The subsidy is available beginning with the first period of coverage under the plan that begins after February 17, 2009. It is available for up to nine months but ends if the individual becomes eligible for Medicare or another group health plan. (Eligibility is enough for this purpose; actual coverage is not required. The employee is required to notify the plan when this occurs.) The plan administrator may continue charging the eligible individual the full premium amount through the end of the second period of coverage beginning after February 17, 2009, but if it does so it must make arrangements to refund or credit the individual with the 65 percent he or she should not have been required to pay.
In a striking new government foray into plan administration, ARRA requires the Department of Labor (or the Department of Health and Human Services in the case of coverage provided under a state or federal law rather than COBRA itself) to review, de novo, a group health plan’s determination that an individual is not eligible for the subsidy, within 15 days after the individual requests the review.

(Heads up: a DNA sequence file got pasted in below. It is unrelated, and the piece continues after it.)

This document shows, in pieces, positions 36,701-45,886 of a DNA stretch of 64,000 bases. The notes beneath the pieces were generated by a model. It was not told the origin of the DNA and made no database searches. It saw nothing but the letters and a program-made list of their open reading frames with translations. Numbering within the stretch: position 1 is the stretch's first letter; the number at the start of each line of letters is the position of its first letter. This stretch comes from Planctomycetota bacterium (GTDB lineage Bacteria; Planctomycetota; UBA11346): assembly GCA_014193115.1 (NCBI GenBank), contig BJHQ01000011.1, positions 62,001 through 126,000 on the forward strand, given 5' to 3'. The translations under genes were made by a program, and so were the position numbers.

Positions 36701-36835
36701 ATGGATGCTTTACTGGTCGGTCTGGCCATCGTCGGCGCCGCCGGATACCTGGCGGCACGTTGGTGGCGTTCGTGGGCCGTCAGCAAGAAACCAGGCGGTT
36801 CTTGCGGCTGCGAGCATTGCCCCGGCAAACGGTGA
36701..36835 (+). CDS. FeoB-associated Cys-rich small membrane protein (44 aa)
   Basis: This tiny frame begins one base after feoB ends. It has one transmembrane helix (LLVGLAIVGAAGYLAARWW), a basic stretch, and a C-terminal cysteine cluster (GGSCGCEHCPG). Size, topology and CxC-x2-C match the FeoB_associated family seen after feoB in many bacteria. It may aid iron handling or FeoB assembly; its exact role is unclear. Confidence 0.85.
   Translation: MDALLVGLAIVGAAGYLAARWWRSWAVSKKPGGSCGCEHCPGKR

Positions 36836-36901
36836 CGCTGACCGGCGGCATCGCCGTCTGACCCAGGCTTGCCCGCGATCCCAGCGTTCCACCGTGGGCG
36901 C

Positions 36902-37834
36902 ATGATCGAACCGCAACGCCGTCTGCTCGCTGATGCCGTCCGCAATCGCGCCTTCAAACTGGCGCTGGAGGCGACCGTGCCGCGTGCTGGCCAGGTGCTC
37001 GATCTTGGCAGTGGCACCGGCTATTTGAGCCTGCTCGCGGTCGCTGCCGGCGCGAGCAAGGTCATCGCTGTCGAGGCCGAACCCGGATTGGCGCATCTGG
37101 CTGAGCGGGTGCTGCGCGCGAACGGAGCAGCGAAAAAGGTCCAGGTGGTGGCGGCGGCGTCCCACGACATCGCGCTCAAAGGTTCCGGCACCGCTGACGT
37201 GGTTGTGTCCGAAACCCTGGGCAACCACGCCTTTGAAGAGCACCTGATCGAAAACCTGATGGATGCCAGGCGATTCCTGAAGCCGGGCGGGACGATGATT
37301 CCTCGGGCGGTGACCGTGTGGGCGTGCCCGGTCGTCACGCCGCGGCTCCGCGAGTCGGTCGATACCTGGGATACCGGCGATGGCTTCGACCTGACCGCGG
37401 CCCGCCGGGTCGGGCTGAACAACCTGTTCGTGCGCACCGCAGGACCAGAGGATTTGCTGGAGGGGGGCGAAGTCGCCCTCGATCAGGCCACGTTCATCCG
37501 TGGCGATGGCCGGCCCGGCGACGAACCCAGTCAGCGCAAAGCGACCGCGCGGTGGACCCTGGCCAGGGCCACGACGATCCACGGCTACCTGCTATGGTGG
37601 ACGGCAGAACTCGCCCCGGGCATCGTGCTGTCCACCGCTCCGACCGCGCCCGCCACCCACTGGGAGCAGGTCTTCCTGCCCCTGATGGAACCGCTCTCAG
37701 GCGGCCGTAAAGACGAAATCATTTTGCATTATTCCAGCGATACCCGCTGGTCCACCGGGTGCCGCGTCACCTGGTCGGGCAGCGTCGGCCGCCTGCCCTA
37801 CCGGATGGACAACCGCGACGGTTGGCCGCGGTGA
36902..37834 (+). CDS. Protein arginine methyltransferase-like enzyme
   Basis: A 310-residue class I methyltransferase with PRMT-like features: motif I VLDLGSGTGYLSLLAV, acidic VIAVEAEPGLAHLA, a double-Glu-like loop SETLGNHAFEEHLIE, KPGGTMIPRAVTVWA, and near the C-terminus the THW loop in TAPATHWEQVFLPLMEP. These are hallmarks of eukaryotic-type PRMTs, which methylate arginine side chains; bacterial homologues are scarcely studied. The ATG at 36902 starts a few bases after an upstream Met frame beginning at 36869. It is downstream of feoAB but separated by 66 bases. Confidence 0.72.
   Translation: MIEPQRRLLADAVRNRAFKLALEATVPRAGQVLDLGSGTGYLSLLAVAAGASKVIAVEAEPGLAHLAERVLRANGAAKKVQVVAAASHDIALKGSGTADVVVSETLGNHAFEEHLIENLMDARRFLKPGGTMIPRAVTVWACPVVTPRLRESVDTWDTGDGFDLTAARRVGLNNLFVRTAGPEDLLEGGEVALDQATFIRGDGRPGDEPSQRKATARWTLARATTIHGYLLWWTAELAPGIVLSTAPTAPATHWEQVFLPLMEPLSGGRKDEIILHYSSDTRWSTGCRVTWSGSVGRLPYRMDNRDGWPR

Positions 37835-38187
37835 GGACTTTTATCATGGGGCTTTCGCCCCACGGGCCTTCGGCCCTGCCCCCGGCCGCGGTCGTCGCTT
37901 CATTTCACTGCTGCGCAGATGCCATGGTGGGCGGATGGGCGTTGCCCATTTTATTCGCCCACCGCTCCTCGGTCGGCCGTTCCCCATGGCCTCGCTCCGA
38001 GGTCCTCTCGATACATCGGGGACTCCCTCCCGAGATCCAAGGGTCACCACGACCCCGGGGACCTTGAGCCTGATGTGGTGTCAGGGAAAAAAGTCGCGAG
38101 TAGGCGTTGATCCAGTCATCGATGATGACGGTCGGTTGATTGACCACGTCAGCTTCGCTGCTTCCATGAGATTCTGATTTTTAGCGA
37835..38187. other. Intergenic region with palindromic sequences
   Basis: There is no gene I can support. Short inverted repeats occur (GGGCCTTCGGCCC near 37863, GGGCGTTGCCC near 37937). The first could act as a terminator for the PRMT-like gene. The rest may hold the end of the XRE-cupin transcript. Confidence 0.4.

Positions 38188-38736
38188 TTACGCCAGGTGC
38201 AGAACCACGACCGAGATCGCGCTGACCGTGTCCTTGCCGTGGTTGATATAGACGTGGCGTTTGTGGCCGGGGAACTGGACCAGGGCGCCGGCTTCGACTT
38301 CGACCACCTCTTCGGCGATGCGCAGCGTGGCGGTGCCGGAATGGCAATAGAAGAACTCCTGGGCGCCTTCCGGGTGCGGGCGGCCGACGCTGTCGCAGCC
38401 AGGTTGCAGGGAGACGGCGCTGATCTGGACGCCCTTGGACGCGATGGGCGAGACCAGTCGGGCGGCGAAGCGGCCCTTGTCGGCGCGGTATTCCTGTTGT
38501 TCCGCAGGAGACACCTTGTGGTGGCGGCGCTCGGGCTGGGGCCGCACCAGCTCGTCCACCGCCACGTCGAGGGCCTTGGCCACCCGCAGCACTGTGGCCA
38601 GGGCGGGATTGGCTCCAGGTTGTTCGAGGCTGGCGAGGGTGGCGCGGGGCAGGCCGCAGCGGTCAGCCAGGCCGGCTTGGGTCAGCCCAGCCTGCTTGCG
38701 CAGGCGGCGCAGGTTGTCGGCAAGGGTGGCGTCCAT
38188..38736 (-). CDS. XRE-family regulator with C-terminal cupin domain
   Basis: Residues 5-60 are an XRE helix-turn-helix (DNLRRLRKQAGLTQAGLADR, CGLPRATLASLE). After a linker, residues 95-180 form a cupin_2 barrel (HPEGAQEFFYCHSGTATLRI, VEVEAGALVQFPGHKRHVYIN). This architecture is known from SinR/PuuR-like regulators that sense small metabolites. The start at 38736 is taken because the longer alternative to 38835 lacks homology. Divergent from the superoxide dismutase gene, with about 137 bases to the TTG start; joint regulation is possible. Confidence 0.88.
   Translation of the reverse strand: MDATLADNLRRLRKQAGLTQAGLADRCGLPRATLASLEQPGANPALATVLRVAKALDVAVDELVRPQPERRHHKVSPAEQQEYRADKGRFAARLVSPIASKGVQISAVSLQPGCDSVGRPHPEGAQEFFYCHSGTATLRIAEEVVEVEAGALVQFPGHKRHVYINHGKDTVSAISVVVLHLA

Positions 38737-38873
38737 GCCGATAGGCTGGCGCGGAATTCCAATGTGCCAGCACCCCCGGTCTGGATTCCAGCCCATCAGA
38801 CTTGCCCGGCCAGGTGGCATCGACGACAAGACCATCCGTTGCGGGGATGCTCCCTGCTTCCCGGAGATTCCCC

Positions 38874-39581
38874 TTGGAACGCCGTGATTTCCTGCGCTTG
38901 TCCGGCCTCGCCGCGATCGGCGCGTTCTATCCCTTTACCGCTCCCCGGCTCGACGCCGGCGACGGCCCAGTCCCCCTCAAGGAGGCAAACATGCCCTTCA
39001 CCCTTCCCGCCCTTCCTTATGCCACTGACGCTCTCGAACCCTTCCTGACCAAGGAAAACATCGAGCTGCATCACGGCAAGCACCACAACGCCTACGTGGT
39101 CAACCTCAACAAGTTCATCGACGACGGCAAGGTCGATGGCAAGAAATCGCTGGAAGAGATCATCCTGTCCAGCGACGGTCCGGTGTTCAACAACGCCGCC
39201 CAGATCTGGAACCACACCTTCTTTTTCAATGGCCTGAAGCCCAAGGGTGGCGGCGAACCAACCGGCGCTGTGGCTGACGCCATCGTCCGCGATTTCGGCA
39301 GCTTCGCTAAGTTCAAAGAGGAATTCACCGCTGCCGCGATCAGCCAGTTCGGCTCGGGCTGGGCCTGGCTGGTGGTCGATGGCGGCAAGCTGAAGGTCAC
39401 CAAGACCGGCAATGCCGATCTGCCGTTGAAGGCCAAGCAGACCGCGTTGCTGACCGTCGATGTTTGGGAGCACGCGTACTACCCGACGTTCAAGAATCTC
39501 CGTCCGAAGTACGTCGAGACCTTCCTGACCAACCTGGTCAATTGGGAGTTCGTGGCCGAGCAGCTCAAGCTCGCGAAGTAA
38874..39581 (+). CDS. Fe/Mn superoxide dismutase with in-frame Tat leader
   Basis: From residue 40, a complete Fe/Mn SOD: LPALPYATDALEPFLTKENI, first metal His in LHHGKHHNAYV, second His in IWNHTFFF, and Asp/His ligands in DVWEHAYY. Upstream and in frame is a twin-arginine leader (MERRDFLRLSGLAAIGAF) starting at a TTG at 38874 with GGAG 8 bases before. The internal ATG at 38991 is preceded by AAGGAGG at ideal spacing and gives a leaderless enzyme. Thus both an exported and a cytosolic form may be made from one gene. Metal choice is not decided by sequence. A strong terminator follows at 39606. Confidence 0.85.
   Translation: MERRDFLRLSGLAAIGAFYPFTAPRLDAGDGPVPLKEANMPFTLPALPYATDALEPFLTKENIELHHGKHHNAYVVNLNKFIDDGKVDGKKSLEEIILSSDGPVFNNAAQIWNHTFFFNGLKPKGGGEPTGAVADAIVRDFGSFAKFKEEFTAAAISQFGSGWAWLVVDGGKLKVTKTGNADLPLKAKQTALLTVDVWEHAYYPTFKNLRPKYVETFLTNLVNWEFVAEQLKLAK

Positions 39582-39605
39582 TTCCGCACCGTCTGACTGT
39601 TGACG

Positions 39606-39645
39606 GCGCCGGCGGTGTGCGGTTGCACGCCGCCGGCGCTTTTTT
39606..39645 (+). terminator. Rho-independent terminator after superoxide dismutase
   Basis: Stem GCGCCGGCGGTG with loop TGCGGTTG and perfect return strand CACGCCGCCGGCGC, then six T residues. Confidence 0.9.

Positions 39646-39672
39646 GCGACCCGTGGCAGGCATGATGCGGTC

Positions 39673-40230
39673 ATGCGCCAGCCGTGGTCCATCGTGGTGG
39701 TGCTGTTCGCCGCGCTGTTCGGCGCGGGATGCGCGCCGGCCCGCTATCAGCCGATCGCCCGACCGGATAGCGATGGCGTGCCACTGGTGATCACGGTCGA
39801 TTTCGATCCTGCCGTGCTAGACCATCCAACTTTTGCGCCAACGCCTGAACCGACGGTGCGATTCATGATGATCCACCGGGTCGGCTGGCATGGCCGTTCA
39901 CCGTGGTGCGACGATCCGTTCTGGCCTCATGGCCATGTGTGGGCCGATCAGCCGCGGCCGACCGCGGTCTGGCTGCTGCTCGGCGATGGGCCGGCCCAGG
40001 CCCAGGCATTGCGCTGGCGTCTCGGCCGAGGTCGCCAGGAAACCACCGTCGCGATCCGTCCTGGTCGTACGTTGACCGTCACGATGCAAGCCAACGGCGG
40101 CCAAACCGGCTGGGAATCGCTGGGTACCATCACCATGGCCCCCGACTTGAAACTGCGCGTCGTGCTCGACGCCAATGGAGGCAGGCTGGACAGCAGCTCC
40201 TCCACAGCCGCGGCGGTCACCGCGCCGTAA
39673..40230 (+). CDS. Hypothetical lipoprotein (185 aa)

The subsidy is not included in the individual’s income. In that respect it is similar to an employerprovided COBRA subsidy, which can often be provided on a pre-tax basis. However, unlike an employer-provided subsidy it is phased out via a special additional tax for individuals with modified AGI above $125,000 ($250,000 in the case of a joint return) in the year the subsidy is received. The plan administrator must amend its existing COBRA notices to include information about the new subsidy and election rights, or provide this information in a separate notice. In addition, the plan administrator must send this information – including information about the second chance to elect COBRA coverage for those who initially declined it – by April 18, 2009, to eligible individuals who became entitled to COBRA coverage before February 17, 2009. The Department of Labor is required to make a model notice available by March 19, 2009. The IRS is also directed to issue regulations requiring the employer, insurance company, or multi-employer plan that is reimbursed for providing the subsidy to tell each affected individual the amount of the subsidy that he or she received.